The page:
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Whether you are a visitor to our community, are researching your family roots, need background on an historic building or are just interested in local history, this website is your one-stop source of information on our heritage. 

The site offers you a glimpse of the history of Dufferin Municipality from the pre-settlement era to the post–1870 influx of homesteading families, and from the arrival of the railways to the rise and decline of the small towns and communities along its path.

You will also discover the wealth of historic buildings, cairns, plaques and other heritage resources that our communities have to offer.

Let us know of any omissions or errors. If you have information or photos you’d like to share, please contact us. Check out this site each month for our Special Features, including vintage photos from the area.

Please visit our Acknowledgements page, which recognizes the many people who contributed towards making the website possible, including the backbone of any endeavour—the volunteers who contributed material, researched, edited or proofread content, and gave in so many ways of their time and talents.

News and Events: January 2017

ABANDONED MANITOBA. Gordon Goldsborough’s introduction to his fascinating new book “Abandoned Manitoba” was the highlight of the recent Dufferin Historical Museum  AGM. The book is based on his many years sleuthing out sites of interest across the province for the Manitoba Historical Society website and his weekly talks on CBC’s Weekend Morning Show.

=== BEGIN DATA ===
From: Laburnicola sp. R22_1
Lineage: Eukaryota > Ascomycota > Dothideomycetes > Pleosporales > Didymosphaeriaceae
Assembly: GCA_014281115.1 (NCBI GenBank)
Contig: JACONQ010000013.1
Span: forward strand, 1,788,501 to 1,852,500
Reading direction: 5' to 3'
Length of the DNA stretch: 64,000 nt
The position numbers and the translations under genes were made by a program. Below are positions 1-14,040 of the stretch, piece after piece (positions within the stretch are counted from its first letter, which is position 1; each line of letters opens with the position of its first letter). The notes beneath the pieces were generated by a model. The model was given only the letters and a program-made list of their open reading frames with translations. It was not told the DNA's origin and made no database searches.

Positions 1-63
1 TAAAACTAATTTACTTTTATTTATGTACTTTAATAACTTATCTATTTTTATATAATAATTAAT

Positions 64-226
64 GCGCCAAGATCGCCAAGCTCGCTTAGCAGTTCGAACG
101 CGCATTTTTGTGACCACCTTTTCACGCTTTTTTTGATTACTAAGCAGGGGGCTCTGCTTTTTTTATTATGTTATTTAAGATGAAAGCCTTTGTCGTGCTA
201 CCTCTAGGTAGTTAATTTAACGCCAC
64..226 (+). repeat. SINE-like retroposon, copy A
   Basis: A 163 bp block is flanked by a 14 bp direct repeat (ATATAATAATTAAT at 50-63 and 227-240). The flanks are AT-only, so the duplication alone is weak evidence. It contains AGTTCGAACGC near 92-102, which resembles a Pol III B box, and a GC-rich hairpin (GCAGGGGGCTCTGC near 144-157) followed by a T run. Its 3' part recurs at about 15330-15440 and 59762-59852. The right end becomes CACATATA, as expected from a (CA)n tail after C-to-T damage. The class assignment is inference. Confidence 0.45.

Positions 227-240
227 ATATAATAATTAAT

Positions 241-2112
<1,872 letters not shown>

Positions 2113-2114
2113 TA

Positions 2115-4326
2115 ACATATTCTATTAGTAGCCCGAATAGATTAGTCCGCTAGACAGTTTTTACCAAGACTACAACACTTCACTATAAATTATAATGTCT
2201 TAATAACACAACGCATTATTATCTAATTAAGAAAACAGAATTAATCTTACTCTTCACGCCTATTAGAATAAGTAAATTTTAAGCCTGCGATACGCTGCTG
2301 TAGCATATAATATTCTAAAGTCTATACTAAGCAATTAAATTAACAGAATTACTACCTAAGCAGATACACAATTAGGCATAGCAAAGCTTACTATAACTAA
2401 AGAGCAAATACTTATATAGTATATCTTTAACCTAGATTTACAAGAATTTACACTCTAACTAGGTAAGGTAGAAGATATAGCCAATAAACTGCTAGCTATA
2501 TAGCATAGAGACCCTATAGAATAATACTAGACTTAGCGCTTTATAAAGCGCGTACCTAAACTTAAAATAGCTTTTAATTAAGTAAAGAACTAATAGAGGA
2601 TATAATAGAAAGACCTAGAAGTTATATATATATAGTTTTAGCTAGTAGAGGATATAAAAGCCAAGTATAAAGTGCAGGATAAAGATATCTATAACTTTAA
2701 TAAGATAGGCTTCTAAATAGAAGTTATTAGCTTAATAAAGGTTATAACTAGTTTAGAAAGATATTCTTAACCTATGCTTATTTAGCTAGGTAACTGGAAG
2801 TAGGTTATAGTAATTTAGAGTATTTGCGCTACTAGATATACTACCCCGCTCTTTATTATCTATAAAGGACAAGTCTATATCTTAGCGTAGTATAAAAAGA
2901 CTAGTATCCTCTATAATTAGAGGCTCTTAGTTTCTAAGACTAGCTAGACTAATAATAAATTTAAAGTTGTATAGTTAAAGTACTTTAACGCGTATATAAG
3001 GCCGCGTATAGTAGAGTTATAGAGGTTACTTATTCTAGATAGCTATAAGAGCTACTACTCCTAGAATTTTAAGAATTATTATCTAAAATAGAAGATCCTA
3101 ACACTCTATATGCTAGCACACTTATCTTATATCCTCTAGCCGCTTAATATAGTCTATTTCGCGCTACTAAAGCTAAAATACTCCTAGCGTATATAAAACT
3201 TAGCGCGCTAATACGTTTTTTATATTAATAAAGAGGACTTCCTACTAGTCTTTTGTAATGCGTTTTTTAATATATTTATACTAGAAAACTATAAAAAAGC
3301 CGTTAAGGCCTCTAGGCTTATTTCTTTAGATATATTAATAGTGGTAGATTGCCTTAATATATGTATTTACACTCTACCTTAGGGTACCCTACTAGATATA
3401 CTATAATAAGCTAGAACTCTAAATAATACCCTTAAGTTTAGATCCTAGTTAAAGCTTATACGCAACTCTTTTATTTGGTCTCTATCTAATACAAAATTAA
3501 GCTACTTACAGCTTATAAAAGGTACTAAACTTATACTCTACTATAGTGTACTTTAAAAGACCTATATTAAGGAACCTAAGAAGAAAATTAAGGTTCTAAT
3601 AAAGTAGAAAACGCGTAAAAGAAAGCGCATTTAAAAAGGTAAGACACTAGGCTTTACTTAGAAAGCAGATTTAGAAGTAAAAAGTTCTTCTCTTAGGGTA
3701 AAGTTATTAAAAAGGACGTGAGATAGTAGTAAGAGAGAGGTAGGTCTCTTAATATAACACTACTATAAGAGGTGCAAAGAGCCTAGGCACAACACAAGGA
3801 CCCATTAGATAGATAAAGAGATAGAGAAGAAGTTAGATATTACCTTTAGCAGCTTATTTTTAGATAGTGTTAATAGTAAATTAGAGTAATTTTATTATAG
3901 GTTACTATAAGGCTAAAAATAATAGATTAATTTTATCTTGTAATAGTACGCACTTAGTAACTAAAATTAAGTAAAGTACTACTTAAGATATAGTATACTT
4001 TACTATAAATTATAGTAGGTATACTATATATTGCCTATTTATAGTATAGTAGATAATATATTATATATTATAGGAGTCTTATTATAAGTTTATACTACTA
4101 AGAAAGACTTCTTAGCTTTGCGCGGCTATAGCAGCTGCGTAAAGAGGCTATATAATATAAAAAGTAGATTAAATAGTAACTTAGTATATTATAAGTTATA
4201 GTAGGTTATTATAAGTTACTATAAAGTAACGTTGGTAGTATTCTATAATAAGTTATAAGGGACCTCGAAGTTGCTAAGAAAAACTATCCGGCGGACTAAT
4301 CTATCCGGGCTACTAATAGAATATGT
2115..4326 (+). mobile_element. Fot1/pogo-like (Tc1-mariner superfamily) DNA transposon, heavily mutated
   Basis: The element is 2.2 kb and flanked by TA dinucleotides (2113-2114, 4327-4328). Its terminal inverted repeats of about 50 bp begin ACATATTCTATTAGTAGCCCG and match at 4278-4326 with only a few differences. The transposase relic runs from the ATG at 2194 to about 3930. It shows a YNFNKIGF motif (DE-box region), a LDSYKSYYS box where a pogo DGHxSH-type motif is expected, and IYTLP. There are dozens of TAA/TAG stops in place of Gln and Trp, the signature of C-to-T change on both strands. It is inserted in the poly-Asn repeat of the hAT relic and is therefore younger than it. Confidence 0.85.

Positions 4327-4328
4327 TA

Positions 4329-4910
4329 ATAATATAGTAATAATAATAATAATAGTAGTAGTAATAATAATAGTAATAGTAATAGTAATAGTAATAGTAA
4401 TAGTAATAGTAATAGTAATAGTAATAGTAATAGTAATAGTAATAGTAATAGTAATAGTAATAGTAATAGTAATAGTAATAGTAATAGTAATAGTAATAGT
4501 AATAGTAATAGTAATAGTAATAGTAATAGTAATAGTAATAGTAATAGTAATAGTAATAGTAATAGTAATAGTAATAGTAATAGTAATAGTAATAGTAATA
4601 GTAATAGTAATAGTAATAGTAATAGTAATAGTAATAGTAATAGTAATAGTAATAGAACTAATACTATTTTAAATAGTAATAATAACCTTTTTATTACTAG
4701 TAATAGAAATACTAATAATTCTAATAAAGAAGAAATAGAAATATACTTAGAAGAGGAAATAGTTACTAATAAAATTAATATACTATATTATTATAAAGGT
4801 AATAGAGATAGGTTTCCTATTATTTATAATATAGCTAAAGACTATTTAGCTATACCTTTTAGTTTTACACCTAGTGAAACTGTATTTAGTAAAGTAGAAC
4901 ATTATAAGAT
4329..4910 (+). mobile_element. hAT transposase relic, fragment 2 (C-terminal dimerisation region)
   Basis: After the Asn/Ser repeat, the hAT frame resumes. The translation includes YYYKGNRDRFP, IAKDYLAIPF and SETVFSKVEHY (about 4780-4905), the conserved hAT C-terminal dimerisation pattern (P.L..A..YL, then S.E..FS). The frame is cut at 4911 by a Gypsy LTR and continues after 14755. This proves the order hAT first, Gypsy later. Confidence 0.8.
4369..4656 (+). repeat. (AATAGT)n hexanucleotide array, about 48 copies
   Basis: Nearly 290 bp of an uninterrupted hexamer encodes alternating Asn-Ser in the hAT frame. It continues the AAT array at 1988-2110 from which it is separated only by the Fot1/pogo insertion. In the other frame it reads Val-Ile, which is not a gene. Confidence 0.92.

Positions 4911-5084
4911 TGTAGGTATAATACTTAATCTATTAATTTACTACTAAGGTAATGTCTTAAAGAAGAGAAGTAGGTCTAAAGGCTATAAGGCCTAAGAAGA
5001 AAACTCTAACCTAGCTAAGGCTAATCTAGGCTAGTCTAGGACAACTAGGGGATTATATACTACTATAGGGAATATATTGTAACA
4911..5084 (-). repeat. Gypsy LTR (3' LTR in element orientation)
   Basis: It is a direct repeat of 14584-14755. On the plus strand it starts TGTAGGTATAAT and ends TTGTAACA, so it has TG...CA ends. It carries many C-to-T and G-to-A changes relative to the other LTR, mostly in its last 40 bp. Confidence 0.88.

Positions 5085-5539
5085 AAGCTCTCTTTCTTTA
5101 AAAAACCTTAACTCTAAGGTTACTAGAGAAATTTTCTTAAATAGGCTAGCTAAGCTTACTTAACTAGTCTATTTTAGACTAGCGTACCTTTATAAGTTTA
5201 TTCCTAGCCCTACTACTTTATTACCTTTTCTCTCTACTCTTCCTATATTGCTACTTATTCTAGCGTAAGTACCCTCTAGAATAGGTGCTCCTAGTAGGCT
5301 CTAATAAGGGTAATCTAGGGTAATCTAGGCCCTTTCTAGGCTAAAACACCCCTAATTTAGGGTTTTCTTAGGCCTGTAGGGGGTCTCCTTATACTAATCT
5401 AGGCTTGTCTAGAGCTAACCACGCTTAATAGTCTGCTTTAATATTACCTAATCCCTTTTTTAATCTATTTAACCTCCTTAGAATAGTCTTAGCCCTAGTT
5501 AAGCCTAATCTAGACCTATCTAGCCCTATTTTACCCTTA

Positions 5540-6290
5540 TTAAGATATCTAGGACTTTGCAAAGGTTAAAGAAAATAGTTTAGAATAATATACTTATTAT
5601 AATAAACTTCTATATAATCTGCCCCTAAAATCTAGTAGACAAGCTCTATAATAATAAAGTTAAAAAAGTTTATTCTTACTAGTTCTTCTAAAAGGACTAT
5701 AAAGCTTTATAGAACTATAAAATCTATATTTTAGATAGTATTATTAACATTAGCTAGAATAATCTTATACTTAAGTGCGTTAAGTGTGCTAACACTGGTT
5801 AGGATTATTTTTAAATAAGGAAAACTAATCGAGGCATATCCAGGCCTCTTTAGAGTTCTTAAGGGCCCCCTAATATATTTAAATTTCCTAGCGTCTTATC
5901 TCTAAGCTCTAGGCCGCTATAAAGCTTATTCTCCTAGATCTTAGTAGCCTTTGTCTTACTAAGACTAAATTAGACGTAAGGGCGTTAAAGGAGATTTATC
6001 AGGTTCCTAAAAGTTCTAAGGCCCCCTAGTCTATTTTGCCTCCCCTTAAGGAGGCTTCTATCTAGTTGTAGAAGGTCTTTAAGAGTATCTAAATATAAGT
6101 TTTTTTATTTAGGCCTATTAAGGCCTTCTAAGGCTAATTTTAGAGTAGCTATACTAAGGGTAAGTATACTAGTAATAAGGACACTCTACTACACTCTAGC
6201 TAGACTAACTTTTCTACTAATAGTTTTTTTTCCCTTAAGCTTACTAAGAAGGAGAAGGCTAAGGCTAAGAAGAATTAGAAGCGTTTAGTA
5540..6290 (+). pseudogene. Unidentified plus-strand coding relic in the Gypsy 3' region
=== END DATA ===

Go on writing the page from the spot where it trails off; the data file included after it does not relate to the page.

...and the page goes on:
The show’s host, Terry Macleod, aptly describes the author as a “walking, talking, insatiably curious story-telling machine.” *  His enthusiasm for his subject and the fact that his early roots were in the Graysville/Stephenfield area ensured that the evening was a special treat for the local audience.

* From Foreword  to Abandoned Manitoba: From Residential Schools to Bank Vaults to Grain Elevators, by Gordon Goldsborough, Great Plains Publications, p.7.

LIFE STORIES. Have you written your life story yet? Or recorded your parents’ or grandparents’ tales of their early days? It seems more often these days that our good intentions (“We must talk with …”) are turning into regret (“Too bad we never got around to…”). 

This maybe the best time of year to get started writing or collecting life stories.  

Most of us are still basking in the glow of the holiday season when stories shared at family gatherings brought memories of the past.  And of course now we are wondering what to do with these snow-bound winter days.

Why do it? I was struck when working on our cemetery project by the fact that all that many of us leave behind in this world are a name and dates on a gravestone.  That thought was reinforced by a poem titled “You are Gone” written by a newly-widowed friend.  It read in part: “You are gone and there is no one here/ Who remembers us when we were young and fair …./ I sit and recall again those days of distant past / And fondle all those memories like precious stones / I know they’ll disappear one day / as if they’d never been, / But, oh, to have someone / Remember us when we were young, / after I am gone.”  [Marjorie Cover Maxwell]

Lack of information is frustrating for those of us who dearly wish they knew more about their ancestors — who they were, their interests, how they spent their spare time, the attitudes and values of the day, or how the world changed during their lifetime.